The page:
What: All Issues : Making Government Work for Everyone, Not Just the Rich or Powerful : Enforcing Congressional Ethics : H. Res. 213. Ethics/Vote on Motion to Table (Kill) Resolution to Form a Bipartisan Task Force to Consider House Ethics Rules. (2005 house Roll Call 106)
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H. Res. 213. Ethics/Vote on Motion to Table (Kill) Resolution to Form a Bipartisan Task Force to Consider House Ethics Rules.
house Roll Call 106     Apr 14, 2005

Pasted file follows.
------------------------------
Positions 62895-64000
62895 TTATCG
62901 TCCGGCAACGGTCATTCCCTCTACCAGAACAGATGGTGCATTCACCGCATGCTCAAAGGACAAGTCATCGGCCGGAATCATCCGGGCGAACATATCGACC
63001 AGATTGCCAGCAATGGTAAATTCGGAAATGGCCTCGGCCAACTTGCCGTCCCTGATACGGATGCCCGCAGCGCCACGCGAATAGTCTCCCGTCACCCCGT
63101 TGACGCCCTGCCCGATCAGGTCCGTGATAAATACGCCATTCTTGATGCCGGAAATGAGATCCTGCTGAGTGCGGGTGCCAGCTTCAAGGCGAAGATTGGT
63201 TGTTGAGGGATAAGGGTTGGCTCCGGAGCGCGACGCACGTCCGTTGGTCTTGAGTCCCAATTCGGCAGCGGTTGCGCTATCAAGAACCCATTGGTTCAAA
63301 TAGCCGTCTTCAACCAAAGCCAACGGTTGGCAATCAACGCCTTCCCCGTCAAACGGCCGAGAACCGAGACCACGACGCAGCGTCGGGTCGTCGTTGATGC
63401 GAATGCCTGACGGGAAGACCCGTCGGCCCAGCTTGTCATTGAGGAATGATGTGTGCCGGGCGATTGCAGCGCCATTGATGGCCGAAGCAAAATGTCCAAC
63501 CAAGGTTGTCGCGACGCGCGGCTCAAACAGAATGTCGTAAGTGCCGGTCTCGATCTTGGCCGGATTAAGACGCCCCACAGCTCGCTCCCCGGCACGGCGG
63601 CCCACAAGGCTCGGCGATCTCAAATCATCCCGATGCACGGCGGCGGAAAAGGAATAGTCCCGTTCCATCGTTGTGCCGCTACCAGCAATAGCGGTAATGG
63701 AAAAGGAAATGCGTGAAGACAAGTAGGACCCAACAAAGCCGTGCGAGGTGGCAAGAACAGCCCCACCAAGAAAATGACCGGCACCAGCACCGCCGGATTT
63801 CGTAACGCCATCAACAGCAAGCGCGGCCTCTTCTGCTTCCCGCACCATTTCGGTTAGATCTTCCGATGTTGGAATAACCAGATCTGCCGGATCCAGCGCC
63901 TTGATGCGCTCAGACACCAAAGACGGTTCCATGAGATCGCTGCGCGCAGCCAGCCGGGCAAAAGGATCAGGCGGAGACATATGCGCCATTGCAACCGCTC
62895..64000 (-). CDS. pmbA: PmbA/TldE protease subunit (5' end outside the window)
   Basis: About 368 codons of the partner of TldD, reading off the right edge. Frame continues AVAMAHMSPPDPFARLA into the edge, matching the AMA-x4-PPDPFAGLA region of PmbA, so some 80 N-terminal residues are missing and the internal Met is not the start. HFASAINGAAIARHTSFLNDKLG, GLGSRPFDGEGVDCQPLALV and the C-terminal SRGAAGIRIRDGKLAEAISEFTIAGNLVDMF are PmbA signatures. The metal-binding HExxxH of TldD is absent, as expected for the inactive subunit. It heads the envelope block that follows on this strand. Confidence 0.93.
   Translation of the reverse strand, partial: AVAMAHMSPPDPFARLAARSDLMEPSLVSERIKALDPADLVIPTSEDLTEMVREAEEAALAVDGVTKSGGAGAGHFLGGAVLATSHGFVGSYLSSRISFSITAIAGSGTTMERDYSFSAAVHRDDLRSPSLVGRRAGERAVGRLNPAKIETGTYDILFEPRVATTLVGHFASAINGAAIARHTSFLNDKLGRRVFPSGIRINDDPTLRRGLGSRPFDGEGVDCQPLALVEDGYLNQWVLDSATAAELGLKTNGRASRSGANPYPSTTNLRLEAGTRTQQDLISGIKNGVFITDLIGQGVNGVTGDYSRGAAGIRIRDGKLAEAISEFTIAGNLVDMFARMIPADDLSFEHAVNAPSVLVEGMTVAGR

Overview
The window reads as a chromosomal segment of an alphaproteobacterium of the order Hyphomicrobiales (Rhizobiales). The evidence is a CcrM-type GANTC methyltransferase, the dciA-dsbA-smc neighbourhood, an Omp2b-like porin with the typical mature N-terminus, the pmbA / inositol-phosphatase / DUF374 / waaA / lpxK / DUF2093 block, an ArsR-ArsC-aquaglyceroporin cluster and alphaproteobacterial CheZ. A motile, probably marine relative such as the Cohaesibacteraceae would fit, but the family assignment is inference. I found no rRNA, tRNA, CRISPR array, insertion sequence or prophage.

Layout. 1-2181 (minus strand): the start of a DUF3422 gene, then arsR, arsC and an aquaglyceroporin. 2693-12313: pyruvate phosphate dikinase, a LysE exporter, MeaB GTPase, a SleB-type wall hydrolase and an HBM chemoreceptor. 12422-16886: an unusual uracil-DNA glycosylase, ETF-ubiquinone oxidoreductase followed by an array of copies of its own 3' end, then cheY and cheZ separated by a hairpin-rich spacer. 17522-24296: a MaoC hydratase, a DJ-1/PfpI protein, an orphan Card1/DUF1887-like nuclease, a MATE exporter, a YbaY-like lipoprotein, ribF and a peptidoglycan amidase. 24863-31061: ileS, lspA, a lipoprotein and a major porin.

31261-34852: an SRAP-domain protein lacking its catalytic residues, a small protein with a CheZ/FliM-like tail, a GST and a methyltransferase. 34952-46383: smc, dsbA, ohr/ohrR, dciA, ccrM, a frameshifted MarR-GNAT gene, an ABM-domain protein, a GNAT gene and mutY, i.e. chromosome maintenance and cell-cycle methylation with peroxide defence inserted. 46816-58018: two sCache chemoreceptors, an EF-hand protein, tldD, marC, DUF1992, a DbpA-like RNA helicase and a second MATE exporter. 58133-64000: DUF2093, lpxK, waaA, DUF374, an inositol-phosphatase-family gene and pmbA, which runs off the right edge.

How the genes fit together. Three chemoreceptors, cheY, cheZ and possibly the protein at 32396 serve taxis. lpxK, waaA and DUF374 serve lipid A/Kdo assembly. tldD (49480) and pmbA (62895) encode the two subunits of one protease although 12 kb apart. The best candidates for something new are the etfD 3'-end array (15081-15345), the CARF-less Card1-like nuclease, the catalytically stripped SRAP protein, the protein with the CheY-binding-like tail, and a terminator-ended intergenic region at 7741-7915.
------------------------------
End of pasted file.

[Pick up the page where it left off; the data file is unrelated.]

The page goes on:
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In this vote, the House approved a motion made by James Sensenbrenner (R-WI) to table (kill) a motion brought by Nancy Pelosi (D-CA). Pelosi's motion requested that the Speaker of the House form "a bi-partisan task force with equal representation of the majority and minority parties to make recommendations to restore public confidence in the ethics process." Pelosi's motion followed Democrats' actions effectively to prevent the House Committee on Standards of Official Conduct (the House committee with oversight over internal ethics issues) from forming due to strong objections concerning changes in the House ethics rules made earlier in 2005. At that time and as part of the process Congress goes through every two years to re-adopt the rules that will govern all of its work, Democrats had condemned the Republican-drafted ethics provisions of the proposed House rules, saying that those ethics provisions would "destroy" the House ethics process. (Louise Slaughter (D-NY).) Specifically, they had condemned a change in the operation of the Committee on Standards of Official Conduct. Under previous rules, if the Committee, which is evenly divided between the parties, had deadlocked on an ethics complaint, the complaint would have automatically proceeded to investigators. In the new rules for this 109th Congress (each two-year period beginning in January following congressional elections the previous November is considered a "Congress"), this procedure was changed so that a complaint that deadlocked the committee was permitted simply to die. In addition, Congress eliminated the requirement that the Committee act on complaints within 45 days. Democrats had then argued that these changes would effectively grant the Republicans veto power over who might or might not be subject to an ethics investigation and would permit Republicans simply to ignore complaints by "running out the clock." Republicans had countered that its entire package of rules would uphold a very high ethics standard for the House, and that these changes would guarantee due process (procedures to safeguard the rights of someone accused of wrongdoing) and "restore the presumption of innocence" to members against whom ethics complaints have been filed. The House voted 218 to 195, nearly along straight party lines, to defeat Progressives and table or kill Pelosi's motion. Thus, the impasse in the ethics committee continued, hampering any attempts to settle internal, ethics-related disputes and continuing the standoff on congressional ethics.

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